A lot of people are confused between HIV and AIDS. Despite being similar to an extent, there are a few differences between them which everyone should know. Since, there is so much stigma attached to these terms in our society, ignoring any awareness and knowledge about them would only lead to discrimination.
Human Immunodeficiency Virus or HIV is a virus that affects a person’s immune system, making them more vulnerable to infections and diseases. It is found in the infected person’s body fluids (blood, semen and vaginal fluids, and breast milk). The virus can be passed from one person to another through blood and sexual contact and also, by an infected mother to her child during pregnancy, at the time of delivery and during breastfeeding.
AIDS is the condition that occurs after being infected with HIV. It is the final stage of the HIV. At this stage, the virus has progressed to a level where the body has lost significant number of white blood cells resulting in a weakened immune system.
Therefore, HIV is a virus that causes AIDS. Not everyone infected with HIV advances to this stage. Though there is still no cure for HIV/AIDS, but we can always protect ourselves from progressing to AIDS. If detected early and intervened with medication, the pace of the virus spreading all over the body can be slowed down which can even delay the onset of AIDS.
How can one get infected with HIV virus?
HIV can be transmitted through –
- Sexual transmission: Sexual contact between two people that involves sexual secretions from rectal, genital or oral mucous membrane, unprotected sex or sharing sex toys with someone infected with HIV are the main causes of this transmission.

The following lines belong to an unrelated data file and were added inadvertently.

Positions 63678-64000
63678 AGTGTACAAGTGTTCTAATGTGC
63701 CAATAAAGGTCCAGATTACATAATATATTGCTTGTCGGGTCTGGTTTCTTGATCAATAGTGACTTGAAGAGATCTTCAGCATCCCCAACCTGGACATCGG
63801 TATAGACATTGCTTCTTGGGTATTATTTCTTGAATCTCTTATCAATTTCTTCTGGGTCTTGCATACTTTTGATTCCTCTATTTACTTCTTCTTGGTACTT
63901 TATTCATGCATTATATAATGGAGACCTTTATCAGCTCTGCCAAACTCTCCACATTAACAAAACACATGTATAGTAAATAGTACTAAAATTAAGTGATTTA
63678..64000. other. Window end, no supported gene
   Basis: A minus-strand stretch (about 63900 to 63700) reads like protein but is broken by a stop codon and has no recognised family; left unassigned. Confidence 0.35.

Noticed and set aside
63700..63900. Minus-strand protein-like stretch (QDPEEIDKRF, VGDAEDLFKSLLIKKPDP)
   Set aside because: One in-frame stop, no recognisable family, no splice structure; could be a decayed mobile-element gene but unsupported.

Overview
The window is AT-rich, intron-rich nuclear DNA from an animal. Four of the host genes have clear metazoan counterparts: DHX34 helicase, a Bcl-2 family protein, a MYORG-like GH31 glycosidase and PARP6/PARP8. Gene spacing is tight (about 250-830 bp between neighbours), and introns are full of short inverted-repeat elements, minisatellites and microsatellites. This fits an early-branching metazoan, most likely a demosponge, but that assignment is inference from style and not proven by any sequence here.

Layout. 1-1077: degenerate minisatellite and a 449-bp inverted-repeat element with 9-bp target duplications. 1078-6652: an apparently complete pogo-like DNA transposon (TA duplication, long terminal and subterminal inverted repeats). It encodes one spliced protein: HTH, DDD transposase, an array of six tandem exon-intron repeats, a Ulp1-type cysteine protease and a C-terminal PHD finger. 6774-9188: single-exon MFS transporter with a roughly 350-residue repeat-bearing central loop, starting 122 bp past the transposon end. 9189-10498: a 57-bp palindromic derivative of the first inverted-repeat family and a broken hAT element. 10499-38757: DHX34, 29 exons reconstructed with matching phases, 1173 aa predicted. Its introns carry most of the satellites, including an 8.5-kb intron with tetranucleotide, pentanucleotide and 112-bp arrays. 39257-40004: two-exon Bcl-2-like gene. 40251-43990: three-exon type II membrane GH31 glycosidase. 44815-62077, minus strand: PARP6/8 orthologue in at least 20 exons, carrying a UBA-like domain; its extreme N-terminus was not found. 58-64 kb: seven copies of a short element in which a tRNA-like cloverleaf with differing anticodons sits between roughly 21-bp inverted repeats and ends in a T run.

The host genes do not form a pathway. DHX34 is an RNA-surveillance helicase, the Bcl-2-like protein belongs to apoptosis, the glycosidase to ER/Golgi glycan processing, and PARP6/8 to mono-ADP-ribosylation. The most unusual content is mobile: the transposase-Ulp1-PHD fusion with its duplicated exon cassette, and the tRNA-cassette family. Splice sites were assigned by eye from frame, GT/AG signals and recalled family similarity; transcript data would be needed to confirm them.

- Perinatal transmission: HIV can be passed on from an infected mother to her child during pregnancy, at the time of delivery or during breastfeeding.
- Blood Transmission: The virus can also be transmitted when one shares or reuses needles and syringes contaminated with HIV-infected blood.
How can one lower the risk of getting HIV?
- Practice safe sex – Choosing less risky sexual behaviour and using condoms regularly and correctly can help lower the risk of getting infected.
- Know your partner’s health – Talk to your partner if he/she has already been tested for. Also, reduce the number of partners you chose to be physical with.
- Get tested for other STDs and encourage your partner to do the same – If you are sexually active, get tested at least once a year.
- Don’t share needles – Firstly, taking drugs is not the right thing at all. Sharing of needles and syringes should be avoided in any case.
At one time in history, a diagnosis of HIV or AIDS was considered a death sentence. Thanks to research and development of new treatments today, people diagnosed with HIV and AIDS are living long and productive lives. However, there is still a vital need to increase awareness, fight prejudice and improve education.